Quoted-Printable, or QP encoding, is an encoding using printable ASCII characters (alphanumeric and the equals sign "
=") to transmit 8-bit data over a 7-bit data path or, generally, over a medium which is not 8-bit clean. It is defined as a MIME content transfer encoding for use in e-mail.
QP works by using the equals sign "
=" as an escape character. It also limits line length to 76, as some software has limits on line length.
MIME defines mechanisms for sending other kinds of information in e-mail, including text in languages other than English, using character encodings other than ASCII. However, these encodings often use byte values outside the ASCII range so they need to be encoded further before they are suitable for use in a non-8-bit-clean environment. Quoted-Printable encoding is one method used for mapping arbitrary bytes into sequences of ASCII characters. So, Quoted-Printable is not a character encoding scheme itself, but a data coding layer to be used under some byte-oriented character encoding. QP encoding is reversible, meaning the original bytes and hence the non-ASCII characters they represent can be identically recovered.
Quoted-Printable and Base64 are the two basic MIME content transfer encodings, if a trivial "8bit" encoding is not counted. If the text to be encoded does not contain many non-ASCII characters, then Quoted-Printable results in a fairly readable and compact encoded result. On the other hand, if the input is not mostly ASCII, then Quoted-Printable becomes both unreadable and extremely inefficient. Base64 is not human-readable, but has a uniform overhead for all data and is the more sensible choice for binary formats or text in non-Latin based languages.
Any 8-bit byte value may be encoded with 3 characters: an "
=" followed by two hexadecimal digits (
F) representing the byte's numeric value. For example, an ASCII form feed character (decimal value 12) can be represented by "
=0C", and an ASCII equal sign (decimal value 61) must be represented by "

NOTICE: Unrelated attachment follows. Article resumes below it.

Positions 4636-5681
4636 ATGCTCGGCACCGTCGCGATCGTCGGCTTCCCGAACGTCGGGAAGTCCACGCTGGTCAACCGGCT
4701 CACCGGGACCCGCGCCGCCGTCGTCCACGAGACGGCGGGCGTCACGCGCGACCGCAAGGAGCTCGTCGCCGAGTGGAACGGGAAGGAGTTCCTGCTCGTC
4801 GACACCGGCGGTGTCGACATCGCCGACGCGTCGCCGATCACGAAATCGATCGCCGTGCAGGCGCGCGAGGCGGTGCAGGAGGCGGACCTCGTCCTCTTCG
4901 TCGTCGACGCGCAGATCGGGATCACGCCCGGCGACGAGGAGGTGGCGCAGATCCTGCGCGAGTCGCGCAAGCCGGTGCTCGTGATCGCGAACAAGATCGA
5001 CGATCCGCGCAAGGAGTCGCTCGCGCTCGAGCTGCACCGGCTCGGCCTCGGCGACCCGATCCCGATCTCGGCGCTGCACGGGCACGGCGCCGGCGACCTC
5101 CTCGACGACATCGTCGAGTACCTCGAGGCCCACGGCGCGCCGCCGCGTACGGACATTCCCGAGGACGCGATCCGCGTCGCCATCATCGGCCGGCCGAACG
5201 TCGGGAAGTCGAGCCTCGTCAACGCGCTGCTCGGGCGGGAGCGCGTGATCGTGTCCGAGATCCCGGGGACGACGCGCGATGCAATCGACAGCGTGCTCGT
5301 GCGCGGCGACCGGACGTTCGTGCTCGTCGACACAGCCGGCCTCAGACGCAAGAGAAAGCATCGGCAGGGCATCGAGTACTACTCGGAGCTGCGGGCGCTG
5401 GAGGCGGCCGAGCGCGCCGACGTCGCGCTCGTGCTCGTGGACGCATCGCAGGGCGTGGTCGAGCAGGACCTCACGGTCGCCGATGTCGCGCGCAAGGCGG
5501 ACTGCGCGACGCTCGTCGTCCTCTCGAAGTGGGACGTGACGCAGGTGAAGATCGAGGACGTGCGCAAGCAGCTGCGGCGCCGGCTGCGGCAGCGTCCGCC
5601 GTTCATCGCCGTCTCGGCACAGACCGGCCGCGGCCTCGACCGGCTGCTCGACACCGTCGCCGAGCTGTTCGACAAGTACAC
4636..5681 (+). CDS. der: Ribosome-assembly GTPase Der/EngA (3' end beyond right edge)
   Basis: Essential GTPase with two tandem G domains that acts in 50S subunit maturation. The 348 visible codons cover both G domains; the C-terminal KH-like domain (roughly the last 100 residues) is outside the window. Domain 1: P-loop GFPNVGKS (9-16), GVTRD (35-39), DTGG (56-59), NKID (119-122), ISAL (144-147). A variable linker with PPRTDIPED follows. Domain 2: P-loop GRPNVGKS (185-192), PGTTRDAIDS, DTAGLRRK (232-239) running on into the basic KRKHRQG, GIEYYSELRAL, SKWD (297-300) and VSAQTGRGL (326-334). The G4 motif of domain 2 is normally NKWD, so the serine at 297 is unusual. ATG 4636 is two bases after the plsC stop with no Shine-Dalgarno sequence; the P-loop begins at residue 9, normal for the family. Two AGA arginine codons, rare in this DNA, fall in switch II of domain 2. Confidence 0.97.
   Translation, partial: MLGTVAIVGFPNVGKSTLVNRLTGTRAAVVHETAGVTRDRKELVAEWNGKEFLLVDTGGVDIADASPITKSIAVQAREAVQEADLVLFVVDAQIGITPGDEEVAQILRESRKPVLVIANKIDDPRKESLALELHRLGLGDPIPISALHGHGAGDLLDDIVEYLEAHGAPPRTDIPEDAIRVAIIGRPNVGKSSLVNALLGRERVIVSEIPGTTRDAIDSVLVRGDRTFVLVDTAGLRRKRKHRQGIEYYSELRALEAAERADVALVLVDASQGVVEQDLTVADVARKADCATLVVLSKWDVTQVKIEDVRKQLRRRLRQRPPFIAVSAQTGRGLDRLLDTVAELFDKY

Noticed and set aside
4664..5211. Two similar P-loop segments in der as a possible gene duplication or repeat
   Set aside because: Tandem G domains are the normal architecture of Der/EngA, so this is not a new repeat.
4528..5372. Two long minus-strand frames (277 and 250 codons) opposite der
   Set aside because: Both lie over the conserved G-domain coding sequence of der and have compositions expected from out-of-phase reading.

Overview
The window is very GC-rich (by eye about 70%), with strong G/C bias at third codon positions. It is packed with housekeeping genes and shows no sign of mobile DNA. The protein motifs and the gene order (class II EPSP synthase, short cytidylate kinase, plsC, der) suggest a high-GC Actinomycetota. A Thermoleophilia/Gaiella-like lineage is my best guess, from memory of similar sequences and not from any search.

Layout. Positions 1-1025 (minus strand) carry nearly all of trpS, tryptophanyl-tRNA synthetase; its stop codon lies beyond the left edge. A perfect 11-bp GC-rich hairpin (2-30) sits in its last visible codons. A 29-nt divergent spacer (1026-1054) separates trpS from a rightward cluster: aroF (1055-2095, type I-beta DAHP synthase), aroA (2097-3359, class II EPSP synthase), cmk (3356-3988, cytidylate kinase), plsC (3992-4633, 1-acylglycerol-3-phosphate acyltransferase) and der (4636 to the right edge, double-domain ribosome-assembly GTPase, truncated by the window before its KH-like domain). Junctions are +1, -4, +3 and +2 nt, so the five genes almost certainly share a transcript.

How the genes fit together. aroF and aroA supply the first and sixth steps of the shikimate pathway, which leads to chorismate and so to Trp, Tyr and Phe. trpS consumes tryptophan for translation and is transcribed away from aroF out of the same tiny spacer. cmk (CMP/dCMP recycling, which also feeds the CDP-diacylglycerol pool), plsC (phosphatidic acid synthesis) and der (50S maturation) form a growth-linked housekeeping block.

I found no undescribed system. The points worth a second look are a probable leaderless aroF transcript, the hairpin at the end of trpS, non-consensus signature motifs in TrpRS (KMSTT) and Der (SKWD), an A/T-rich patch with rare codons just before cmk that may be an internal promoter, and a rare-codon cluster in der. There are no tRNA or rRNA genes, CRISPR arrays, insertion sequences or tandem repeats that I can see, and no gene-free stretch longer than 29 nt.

=3D". All characters except printable ASCII characters or end of line characters must be encoded in this fashion.
All printable ASCII characters (decimal values between 33 and 126) may be represented by themselves, except "
=" (decimal 61).
ASCII tab and space characters, decimal values 9 and 32, may be represented by themselves, except if these characters would appear at the end of the encoded line. In that case, they would need to be escaped as "
=09" (tab) or "
=20" (space), or be followed by a "
=" (soft line break) as the last character of the encoded line. This last solution is valid because it prevents the tab or space from being the last character of the encoded line.
If the data being encoded contains meaningful line breaks, they must be encoded as an ASCII CR LF sequence, not as their original byte values, neither directly nor via "
=" signs. Conversely, if byte values 13 and 10 have meanings other than end of line (in media types, for example), then they must be encoded as
Lines of Quoted-Printable encoded data must not be longer than 76 characters. To satisfy this requirement without altering the encoded text, soft line breaks may be added as desired. A soft line break consists of an "
=" at the end of an encoded line, and does not appear as a line break in the decoded text. These soft line breaks also allow encoding text without line breaks (or containing very long lines) for an environment where line size is limited, such as the "1000 characters per line" limit of some SMTP software, as allowed by RFC 2821.
A slightly modified version of Quoted-Printable is used in message headers; see MIME#Encoded-Word.
If you believe that truth=3Dbeauty, then surely = mathematics is the most beautiful branch of philosophy.
This encodes the string:
If you believe that truth=beauty, then surely mathematics is the most beautiful branch of philosophy.
- Historically, e-mail was often referred as non-8-bit-clean, because various media were used to transfer messages, sometimes other than Internet. Modern ESMTP servers are 8-bit clean though in most cases, see 8BITMIME.
- This implies that an ASCII compatible encoding is used. A QP-encoded text in e.g. EBCDIC would not be readable of course.
- Multipurpose Internet Mail Extensions (MIME) Part One: Format of Internet Message Bodies. November 1996. RFC 2045 # 6.7 Quoted-Printable Content-Transfer-Encoding, part "(4) (Line Breaks)". Retrieved March 18, 2013.
Similar encoding schemes
- Percent-encoding (data encoding in URLs, mostly used for text)
- Numeric character reference (text encoding in SGML, HTML, XML)
- Rich Text Format#Character encoding (a component of text encoding)